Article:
none
MultiByteToWideChar

    Question

  • I am calling this function in a function of mine which is returning a the converted WCHAR* string. Is it good pratice to return a pointer variable which is defined locally in the function?, secondly I am assuming that MultiByteToWideChar is creating the string on the heap but when I tried to use delete with it, but it gave runtime heap error.
    Wednesday, June 20, 2007 8:36 AM

Answers

  • You have to create the string itself on your own before you pass it in, it just populates the string.

     

    Something like:

     

    WCHAR *buff = new WCHAR[10];

    char *hello = "hello";

     

    MultiByteToWideChar(CP_UTF8, 0, hello, 0, buff, 10);

     

    Replace CP_UTF8 with your codepage of choice, the 0 before hello specifies default flags, the 0 after specifies for the function to automatically find the length of hello by looking for the first null-terminator, if you know it isn't a null-terminated string you can specify its length here, the 10 after buff is the size of buff.

    Wednesday, June 20, 2007 8:46 AM
  • IMO, it's better to take an allocated pointer or wstring as input parameter to hold your string. If you are returning a pointer, it should be valid after the function call. I mean either the pointer should be allocated using new and it should be free by the caller function.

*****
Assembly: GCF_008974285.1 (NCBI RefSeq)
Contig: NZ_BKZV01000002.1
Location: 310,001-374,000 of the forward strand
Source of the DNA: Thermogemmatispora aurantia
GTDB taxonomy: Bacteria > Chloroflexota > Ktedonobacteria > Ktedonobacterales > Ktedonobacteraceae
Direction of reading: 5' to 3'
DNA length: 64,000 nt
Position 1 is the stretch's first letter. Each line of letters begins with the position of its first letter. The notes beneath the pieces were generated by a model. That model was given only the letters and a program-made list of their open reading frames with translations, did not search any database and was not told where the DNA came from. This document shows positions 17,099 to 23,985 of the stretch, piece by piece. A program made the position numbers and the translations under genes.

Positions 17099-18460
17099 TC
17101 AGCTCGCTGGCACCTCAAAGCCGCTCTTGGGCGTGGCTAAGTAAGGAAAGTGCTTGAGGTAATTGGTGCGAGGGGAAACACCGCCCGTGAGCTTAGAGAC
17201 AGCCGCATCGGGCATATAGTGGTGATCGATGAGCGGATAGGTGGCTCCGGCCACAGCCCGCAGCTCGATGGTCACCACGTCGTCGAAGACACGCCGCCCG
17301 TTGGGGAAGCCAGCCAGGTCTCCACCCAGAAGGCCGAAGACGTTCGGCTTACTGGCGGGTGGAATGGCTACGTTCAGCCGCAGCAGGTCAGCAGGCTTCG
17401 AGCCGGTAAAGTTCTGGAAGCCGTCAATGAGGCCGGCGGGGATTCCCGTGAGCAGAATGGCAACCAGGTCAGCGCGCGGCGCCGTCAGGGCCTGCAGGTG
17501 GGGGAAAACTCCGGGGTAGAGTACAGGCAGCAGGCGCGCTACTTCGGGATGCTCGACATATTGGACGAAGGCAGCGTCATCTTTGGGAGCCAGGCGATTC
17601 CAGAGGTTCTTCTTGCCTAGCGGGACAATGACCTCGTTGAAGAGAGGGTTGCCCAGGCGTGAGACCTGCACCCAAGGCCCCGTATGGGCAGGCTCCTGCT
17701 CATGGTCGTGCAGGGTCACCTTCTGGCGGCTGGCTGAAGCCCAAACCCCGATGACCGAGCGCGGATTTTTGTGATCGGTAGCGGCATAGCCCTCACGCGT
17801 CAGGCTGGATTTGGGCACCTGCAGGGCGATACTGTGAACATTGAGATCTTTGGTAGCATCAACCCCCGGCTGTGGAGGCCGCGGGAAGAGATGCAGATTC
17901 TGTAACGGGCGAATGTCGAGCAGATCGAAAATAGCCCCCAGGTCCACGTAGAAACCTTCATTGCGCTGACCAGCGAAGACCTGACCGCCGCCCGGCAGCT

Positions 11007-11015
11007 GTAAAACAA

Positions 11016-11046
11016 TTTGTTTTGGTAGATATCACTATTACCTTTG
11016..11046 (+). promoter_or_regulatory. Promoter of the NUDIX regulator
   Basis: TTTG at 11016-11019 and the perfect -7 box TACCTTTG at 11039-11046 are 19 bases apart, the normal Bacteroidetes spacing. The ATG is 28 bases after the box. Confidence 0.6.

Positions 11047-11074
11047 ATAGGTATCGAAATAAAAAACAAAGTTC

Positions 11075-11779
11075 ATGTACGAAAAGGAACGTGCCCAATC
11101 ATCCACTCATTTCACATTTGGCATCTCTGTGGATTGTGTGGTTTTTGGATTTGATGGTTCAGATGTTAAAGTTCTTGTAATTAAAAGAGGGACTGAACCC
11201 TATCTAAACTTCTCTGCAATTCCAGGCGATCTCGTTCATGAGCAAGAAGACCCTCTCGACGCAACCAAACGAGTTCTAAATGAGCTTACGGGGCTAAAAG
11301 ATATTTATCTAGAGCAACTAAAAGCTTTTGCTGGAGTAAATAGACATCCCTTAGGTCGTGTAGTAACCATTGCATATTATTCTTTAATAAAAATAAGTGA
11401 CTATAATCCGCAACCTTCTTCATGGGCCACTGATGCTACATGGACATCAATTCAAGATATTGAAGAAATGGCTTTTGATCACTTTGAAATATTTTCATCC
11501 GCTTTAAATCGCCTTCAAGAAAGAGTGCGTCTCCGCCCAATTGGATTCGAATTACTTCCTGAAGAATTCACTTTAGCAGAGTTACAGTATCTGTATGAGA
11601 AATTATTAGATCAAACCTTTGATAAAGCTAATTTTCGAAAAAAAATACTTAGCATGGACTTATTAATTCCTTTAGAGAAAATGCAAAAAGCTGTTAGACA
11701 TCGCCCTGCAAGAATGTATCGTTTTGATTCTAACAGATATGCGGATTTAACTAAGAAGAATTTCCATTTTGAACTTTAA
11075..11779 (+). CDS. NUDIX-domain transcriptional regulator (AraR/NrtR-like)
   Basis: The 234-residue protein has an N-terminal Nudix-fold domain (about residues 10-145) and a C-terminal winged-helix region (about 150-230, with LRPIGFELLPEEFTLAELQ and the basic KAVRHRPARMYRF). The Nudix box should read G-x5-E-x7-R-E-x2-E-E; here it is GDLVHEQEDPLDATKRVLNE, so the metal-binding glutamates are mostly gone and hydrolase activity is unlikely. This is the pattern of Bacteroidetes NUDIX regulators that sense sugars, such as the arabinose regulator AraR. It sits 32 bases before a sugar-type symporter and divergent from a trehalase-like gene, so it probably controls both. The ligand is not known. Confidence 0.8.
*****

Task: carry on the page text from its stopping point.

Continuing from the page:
The following method will be safer rather than returning pointer from a function
    void Convert(char* pChar_i , wstring& wsConverted_o )
    {
     // Do the conversion
    }

    You can also use an allocated pointer instead of wstring
    Wednesday, June 20, 2007 8:48 AM

All replies

  • You have to create the string itself on your own before you pass it in, it just populates the string.

     

    Something like:

     

    WCHAR *buff = new WCHAR[10];

    char *hello = "hello";

     

    MultiByteToWideChar(CP_UTF8, 0, hello, 0, buff, 10);

     

    Replace CP_UTF8 with your codepage of choice, the 0 before hello specifies default flags, the 0 after specifies for the function to automatically find the length of hello by looking for the first null-terminator, if you know it isn't a null-terminated string you can specify its length here, the 10 after buff is the size of buff.

    Wednesday, June 20, 2007 8:46 AM
  • Also, you can return a pointer fine as long as you remember to delete it because you're just returning the address of some memory. Never return a local reference Smile
    Wednesday, June 20, 2007 8:47 AM
  • IMO, it's better to take an allocated pointer or wstring as input parameter to hold your string. If you are returning a pointer, it should be valid after the function call. I mean either the pointer should be allocated using new and it should be free by the caller function.

    The following method will be safer rather than returning pointer from a function
    void Convert(char* pChar_i , wstring& wsConverted_o )
    {
     // Do the conversion
    }

    You can also use an allocated pointer instead of wstring
    Wednesday, June 20, 2007 8:48 AM